Freddy Krueger is one of the more fascinating horror villains. Unlike the hulking, silent killers Michael Myers and Jason Voorhees, Freddy actually has a personality. Wes Craven’s 1984 “A Nightmare on Elm Street” introduced the wisecracking, dream-invading Krueger, and was instantly a hit. Following a year later, 1985’s “A Nightmare on Elm Street 2: Freddy’s Revenge” is a worthy sequel, and enjoyable continuation of Freddy lore.
It’s been five years since Freddy Krueger (Robert Englund) sliced and diced his way through the Elm Street kids. Presumed dead, a new family, the Walshes, now inhabit the old Thompson home where Nancy Thompson (Heather Langenkamp) battled Krueger. Teenaged Jesse Walsh (Mark Patton) is suffering frightening dreams about being trapped on a school bus, and hunted by a mysterious killer. After school one afternoon, Jesse and his friend/love interest Lisa (Kim Myers) discover Nancy Thompson’s old journal. Accounts of her nightmares parallel Jesse’s experiences.
Soon Jesse’s dreams become more vivid, and Freddy appears imploring Jesse to kill for him. As the nightmares progress, Jesse discovers himself roaming around at night. Not only are his dreams evolving, but Krueger seems to be growing stronger as Jesse’s fear amplifies.
“A Nightmare on Elm Street 2: Freddy’s Revenge” is an overall well done film, with terrific acting, an engaging story, and a lovely score. Acting is pleasant, with Mark Patton playing a realistically conflicted and confused Jesse. Kim Myers contributes a strong supporting role as romantic partner Lisa. However, the legendary Robert Englund really steals the show as Freddy Krueger, further developing Krueger’s fantastic personality.
Christopher Young’s score provides an appropriate musical backdrop for the film. Young provided the soundtrack for “Hellraiser” and “Hellraiser II: Hellbound,” and his work on “Freddy’s Revenge” really showcases his mastery of horror. It’s an eerie, plodding string and synth-infused score. After Charles Bernstein’s tour de force “A Nightmare on Elm Street” score, Young carries the legacy with a soundtrack equally as delightful and creepy as its predecessor.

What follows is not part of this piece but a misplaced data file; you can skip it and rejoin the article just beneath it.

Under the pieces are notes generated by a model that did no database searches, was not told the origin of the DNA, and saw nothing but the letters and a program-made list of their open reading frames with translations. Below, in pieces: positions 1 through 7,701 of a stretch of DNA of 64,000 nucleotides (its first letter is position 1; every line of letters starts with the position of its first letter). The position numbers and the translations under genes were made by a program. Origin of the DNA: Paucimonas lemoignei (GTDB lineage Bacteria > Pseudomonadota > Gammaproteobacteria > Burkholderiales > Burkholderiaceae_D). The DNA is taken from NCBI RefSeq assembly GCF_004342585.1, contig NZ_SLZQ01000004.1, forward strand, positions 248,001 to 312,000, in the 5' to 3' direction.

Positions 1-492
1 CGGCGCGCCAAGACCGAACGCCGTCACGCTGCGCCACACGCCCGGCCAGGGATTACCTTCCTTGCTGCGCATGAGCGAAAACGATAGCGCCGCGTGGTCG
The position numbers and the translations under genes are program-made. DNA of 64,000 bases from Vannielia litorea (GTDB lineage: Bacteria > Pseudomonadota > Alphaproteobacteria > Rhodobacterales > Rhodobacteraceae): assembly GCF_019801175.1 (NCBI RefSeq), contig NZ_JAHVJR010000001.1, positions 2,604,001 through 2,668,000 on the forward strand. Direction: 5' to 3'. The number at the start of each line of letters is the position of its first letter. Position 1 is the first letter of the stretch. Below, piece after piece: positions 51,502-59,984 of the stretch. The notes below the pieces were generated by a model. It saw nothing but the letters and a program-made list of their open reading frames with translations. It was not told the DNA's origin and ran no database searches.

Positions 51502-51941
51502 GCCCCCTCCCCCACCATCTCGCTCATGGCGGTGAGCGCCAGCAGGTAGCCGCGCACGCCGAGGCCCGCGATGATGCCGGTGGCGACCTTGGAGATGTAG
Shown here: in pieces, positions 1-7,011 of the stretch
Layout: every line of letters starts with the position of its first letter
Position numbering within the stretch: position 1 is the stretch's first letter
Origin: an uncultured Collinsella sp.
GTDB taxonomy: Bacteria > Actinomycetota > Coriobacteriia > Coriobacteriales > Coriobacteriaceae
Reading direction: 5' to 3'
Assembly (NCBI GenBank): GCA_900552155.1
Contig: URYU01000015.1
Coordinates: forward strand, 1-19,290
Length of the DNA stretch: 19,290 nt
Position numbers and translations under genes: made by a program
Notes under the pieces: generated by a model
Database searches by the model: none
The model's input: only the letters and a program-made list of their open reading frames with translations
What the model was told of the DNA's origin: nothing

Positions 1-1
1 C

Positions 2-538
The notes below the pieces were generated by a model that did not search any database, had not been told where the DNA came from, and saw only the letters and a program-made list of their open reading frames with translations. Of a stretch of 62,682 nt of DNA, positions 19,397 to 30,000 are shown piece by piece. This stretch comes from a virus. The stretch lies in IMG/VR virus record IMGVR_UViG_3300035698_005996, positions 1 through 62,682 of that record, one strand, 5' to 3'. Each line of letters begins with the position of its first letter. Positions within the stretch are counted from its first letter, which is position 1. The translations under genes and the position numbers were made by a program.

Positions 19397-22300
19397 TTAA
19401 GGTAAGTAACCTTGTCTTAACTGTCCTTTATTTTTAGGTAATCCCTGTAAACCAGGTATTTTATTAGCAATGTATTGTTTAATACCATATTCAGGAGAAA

The narrative follows a similar structure, but different premise, from the first series entry. This makes “A Nightmare on Elm Street 2” splendid, though it’s also the biggest criticism. What’s great is the way “Freddy’s Revenge” stands generally on its own. Unlike “Halloween 2” which resumes the same night as the events from “Halloween,” five years separate “A Nightmare on Elm Street” from its sequel. “Freddy’s Revenge” features an entirely different cast, recapping Freddy’s earlier rampage through Nancy’s journal. It’s a nice touch, solidifying “A Nightmare on Elm Street 2” as its own film.
Unfortunately, the plot is a bit of a double-edged sword, or razor-fingered glove if you will. Though departing from the original story, “Freddy’s Revenge” doesn’t really do anything new. The general premise is Freddy Krueger haunts and stalks teenagers in their dreams, which steadily spiral out of control, culminating in an epic bloodbath of a finale. Despite the continuation of the Freddy saga, Nancy Thompson is absent, making “Freddy’s Revenge” feel less like a sequel than it would have with Thompson once again headlining.
Yet original touches eventually negate “A Nightmare on Elm Street 2’s” slightly formulaic plot. There’s a homoerotic subtext that permeates the film, a distinctive change. Plus, the completely revamped cast provides a bevy of fresh faces, and the storyline remains riveting. Ultimately, “A Nightmare on Elm Street 2” might not be the masterpiece the original franchise flick became, but it’s nonetheless an entertaining sequel.